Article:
Shoot an introductory mail

Once you are familiar with the mailing list and mailing list etiquette, send an introductory mail to the mailing list introducing your self and asking them  to help you on getting started. In most of the cases as a result to this question , a community member will direct you to a page where there will be some beginner tasks related to the projects listed. You can read about them and claim a task. The way of claiming a task is different from organization to organization. In most organization when you go to the ticket of that task, you can comment and clarify your questions and tell them that you are interested in doing that specific task. Then they will assign it to you.

Start Contributing

Now that you have introduced yourself to the community and found a task, you can can start working on the tasks. In most of the open source projects, they use git for version controlling. What you usually have to do is fork the project, make changes to the code according to the task you are assigned and then make a pull request to the project’s repository in the organization. You can ask from the community about how they are going to do this.

 

Half way through the Internship with Wikimedia

Since it has been already six weeks passed and this is the seventh week of the FOSS OPW internship from this blog post I thought of speaking my overall experience in during the past weeks.

First let me introduce my background. I am a final year undergraduate from Department of Computer Science and Engineering, University of Moratuwa , Sri Lanka. So as you would have guessed final year is not easy. When the internship starts I was having a little bit of free time because my final year has not been started at that time. So I had plenty of time to engage in the internship work. This was new experience for me. For few months I have been engaged with open source communities. So when my internship starts I have a quiet good idea on how the open source communities work. But yet it was a new experience to me.

The assistance I got from my mentor was great. He was always there to guide me and show me the direction where I should focus. After the first few weeks my final year started and I started to get busy. That’s when things become a little bit tough.But however I love doing what I do. So although I have to manage my time more effectively to cover all the work I have at the end of the day I feel happy that I was able to do all the things I supposed to do.

So my advice for all is whatever it is do what you love. It will help you to get through tough times easily.

Two weeks with Wikimedia Labs

As I have previously blogged I am doing an internship with Wikimedia Labs for FOSS OPW.  At the end of the two weeks I have learned many things from my internship. The first challenge I got is learning Semantic Form Extension.

Semantic Forms Extension is a highly tied in with Semantic MediaWiki Extension. It will let you easily add , edit and query data using forms in your wiki without any programming.

According to my plan the first two weeks of my internship was dedicated to having the getting started documentation redesigned and we are still discussing about changes done. As soon as  the things get decided we hope to get it all completed and move to the next phase.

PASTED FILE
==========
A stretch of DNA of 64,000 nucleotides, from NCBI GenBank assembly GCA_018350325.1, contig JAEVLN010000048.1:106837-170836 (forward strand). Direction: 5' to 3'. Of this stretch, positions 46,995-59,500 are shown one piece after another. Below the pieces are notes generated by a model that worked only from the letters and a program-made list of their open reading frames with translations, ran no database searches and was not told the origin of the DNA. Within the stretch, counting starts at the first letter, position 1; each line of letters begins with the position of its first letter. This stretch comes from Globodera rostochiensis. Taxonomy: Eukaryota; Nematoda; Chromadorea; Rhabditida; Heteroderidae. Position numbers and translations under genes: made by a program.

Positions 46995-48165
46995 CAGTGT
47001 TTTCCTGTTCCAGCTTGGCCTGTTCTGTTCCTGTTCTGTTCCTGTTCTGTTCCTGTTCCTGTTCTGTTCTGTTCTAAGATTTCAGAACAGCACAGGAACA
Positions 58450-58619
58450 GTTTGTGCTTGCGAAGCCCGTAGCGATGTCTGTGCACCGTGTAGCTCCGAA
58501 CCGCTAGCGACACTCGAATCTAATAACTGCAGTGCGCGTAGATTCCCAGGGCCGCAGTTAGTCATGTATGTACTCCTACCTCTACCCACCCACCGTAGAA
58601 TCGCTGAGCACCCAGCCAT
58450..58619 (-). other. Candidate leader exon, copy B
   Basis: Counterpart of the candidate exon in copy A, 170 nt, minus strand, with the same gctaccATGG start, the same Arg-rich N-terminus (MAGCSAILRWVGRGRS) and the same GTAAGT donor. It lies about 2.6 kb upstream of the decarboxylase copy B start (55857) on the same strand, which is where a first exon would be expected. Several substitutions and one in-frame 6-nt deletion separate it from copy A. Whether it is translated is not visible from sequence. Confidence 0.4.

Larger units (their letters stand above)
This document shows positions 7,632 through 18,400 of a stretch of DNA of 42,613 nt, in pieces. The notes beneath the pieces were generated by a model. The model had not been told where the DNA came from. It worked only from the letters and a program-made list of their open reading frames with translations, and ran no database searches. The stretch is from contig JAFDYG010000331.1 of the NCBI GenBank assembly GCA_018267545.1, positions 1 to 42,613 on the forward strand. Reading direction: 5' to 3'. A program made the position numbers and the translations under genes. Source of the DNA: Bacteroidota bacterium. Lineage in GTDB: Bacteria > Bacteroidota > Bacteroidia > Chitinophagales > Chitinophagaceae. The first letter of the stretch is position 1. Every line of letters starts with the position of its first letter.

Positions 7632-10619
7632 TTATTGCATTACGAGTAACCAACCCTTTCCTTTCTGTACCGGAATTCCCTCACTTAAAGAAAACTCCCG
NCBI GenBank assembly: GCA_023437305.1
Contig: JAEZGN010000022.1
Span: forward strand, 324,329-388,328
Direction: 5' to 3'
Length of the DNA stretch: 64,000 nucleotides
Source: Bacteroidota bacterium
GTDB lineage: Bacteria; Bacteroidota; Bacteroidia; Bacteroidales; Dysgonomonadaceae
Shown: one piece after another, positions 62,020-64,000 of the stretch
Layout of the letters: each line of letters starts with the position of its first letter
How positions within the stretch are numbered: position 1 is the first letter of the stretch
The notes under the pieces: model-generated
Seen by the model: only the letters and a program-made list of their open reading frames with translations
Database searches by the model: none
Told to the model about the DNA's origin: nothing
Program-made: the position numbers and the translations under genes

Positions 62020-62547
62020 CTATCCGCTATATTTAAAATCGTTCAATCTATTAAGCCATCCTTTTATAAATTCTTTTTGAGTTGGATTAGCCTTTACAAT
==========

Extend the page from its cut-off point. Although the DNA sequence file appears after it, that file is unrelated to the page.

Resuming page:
Experience you get working with open source community is altogether a different one. You can get help via IRC channels and mailing list and every one is willing to help if you follow the proper etiquette.

GSoC Vs FOSSOPW

GSoC (Google Summer of Code) and FOSSOPW (Free & Open Source Software Outreach Program for Women) are two of the most widespread open source internship programs. But the number of people who know about FOSSOPW is low considering to GSoC.
GSoC logoopw logo

If you don’t know about GSoC and FOSSOPW visit the following links :

Although both programs support open source community by providing paid internships for the participants and looking similar from outside, they have their differences.

Main differences between GSoC and OPW :

  • OPW targets women as the name suggest, but GSoC has no such constraints
  • You don’t have to be a student to apply for FOSSOPW, but for GSoC you need to be a student to participate
  • You can participate only once in FOSSOPW program, but if you are eligible you can do GSoC as many times you want
  • OPW stipend is also the same as the GSoC stipend which is $5500, but you get additional $500 as a travel allowance
  • While GSoC projects only focused on coding aspects, OPW projects cover a wider field with documentation and outreach projects

Open Source for non-coders

meme

What if I told you, you can be a part of open source community without writing a single line of code ?

Yes, The time has now come that the open source community has opened their doors to welcome non coders to contribute to their projects and be a part of the community. If you are good at documenting and have a technical background and willing to do something for the open source community here is your chance. You can help them with documentation to make their projects better.

One of the main goals of the open source community is sharing knowledge. For this purpose documentation is an important necessity. It will help to motivate the new contributors as well as keep the current contributors up to date.

For new comers who are willing to help with the project , documentation with getting started guides should give the push they need to take the first step in to contributing.

For contributors already contributing the project, good documentation will help them to stay up to date with the development of the project and help them to get familiar with other modules and components without going through all the code.

Almost all the open source projects use wikis for the documentation purpose. Following are few wikis of the projects that I am familiar with :

In a wiki anyone can log in and change the documents to make them better. However it is your responsibility to make the best of your contribution by doing something valuable to the community.